Thursday, 30 July 2009

Philippine consumer confidence up — Nielsen poll

MICHAEL PAOLO T. JAMIAS
BusinessWorld
http://www.bworldonline.com/BW073009/content.php?id=002

CONSUMER confidence improved in the second quarter as government stimulus plans and stock market gains may have lent Filipinos more optimism, a Nielsen survey released on Monday showed.

The confidence index for the Philippines improved seven notches to 103 from 96 in March, according to data from the Nielsen Global Consumer Confidence survey.

The online poll, conducted from June 15-29, asked 14,029 consumers about their confidence levels and economic outlook. It was a quarterly update complementing semiannual Nielsen reports that are released in April and October.

With its score of 103, the Philippines ranked third overall among 28 surveyed markets and was second in Southeast Asia, behind Indonesia which garnered the top overall spot with 113, a nine-point rise from the previous quarter.

"Consumers in emerging and Asian markets are clearly of the view that they are driving in the recovery lane now," Jonathan Banks, The Nielsen Co.’s business insights director, said in a statement issued on Tuesday.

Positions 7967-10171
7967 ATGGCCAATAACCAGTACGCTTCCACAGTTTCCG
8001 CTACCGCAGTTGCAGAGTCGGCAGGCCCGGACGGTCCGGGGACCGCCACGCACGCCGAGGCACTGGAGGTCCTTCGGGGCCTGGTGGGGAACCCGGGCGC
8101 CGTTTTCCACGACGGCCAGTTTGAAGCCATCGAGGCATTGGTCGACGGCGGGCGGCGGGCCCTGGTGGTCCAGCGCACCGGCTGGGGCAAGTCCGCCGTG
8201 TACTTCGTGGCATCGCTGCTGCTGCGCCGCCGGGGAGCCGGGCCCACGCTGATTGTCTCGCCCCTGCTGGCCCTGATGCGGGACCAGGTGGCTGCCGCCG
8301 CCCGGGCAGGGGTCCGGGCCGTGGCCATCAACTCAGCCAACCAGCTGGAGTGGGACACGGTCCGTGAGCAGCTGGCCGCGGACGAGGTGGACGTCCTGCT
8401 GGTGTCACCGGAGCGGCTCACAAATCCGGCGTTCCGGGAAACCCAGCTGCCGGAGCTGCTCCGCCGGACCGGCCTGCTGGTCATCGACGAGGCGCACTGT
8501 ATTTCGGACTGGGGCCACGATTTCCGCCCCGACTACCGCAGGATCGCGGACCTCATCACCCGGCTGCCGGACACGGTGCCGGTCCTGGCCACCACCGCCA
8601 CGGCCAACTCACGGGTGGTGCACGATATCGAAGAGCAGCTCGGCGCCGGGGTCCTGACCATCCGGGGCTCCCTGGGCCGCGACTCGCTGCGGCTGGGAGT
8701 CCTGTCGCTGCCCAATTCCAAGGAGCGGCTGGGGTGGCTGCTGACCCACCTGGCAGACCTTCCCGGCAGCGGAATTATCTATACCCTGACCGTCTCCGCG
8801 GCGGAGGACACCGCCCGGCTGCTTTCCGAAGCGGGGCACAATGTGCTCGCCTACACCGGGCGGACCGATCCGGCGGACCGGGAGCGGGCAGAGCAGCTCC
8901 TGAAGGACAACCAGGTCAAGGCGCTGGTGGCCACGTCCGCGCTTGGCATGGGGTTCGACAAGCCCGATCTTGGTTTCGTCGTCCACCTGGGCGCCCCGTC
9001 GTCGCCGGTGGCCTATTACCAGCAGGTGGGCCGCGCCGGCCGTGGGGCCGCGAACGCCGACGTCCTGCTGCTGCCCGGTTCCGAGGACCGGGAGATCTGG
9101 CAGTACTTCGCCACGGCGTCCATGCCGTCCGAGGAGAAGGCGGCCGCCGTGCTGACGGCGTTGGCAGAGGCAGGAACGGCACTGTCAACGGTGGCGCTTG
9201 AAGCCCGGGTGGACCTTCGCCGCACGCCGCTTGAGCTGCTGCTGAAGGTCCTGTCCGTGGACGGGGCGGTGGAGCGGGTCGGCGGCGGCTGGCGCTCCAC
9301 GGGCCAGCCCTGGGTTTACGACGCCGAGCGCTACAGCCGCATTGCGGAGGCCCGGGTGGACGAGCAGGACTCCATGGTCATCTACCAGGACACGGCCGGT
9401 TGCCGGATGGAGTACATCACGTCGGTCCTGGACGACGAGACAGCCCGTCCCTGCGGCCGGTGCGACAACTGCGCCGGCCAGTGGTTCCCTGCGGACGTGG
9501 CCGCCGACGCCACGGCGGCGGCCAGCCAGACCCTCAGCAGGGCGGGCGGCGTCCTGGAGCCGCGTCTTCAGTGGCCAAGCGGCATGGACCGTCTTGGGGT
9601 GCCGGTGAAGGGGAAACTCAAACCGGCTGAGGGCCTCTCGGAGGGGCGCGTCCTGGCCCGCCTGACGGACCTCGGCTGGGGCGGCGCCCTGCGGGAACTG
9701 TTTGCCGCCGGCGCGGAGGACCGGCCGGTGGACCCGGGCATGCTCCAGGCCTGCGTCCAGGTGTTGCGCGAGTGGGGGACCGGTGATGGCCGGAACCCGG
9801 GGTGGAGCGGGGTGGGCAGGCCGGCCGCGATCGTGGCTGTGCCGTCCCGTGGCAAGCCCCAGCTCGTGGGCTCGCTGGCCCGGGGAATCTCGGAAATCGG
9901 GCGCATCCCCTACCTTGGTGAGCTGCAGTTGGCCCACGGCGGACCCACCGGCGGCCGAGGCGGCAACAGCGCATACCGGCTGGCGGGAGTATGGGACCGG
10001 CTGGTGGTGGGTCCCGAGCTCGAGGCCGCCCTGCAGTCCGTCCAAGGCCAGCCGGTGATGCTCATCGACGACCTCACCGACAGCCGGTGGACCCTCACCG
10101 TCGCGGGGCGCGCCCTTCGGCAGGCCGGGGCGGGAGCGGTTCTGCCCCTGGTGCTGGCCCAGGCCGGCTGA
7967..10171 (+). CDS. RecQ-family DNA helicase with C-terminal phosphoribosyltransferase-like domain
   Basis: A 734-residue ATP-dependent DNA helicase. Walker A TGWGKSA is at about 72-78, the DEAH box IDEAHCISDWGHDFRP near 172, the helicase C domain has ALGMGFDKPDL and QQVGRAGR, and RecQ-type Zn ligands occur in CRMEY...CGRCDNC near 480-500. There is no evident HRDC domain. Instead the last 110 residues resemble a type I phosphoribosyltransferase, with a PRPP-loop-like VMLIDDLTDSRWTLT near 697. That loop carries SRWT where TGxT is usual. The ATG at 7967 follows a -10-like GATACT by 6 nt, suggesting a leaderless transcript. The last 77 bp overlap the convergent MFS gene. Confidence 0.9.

He said the confidence rebound in the region could be attributed to pump-priming efforts and bourse rallies.

"Asian consumer confidence appears to have been boosted through successful government economic stimulus packages that were speedily and effectively implemented at the onset of the global recession," Mr. Banks said.

"Stock market gains in the BRIC (Brazil, Russia, India, China) and Asian markets have also had a major impact..."

But in a phone interview, University of Asia and the Pacific (UA&P) economist Peter Lee U expressed apprehension on linking consumer confidence growth to the state stimulus package, as implementation had room for improvement.

He regarded recent gains in the stock market as a more probable driver but only insofar as the respondent sample was concerned.

"Even if they [the online respondents] are not invested in the stock market, they have enough appreciation [of the positive implications] when it is rising," Mr. Lee U said, pointing to the greater access of wired Filipinos to economic news.

"When it goes up, people tend to be happier and spend more."

The average Filipino, he said, is not as exposed to the stock market so the results of the survey may not be representative of the general population.

For his part, National Economic and Development Authority Director Dennis M. Arroyo said "Asians in general have heard of the ’green shoots’ phenomena," which could have spurred consumer confidence.

"In our case, it is the overseas Filipino workers (OFWs) who are seeing it. The news they get points to a recovery in fourth quarter," Mr. Arroyo said in a phone interview yesterday.

He also agreed with the observation that the stock market uptick could be boosting confidence, saying the trend will likely continue into the year "barring any grave geopolitical events."

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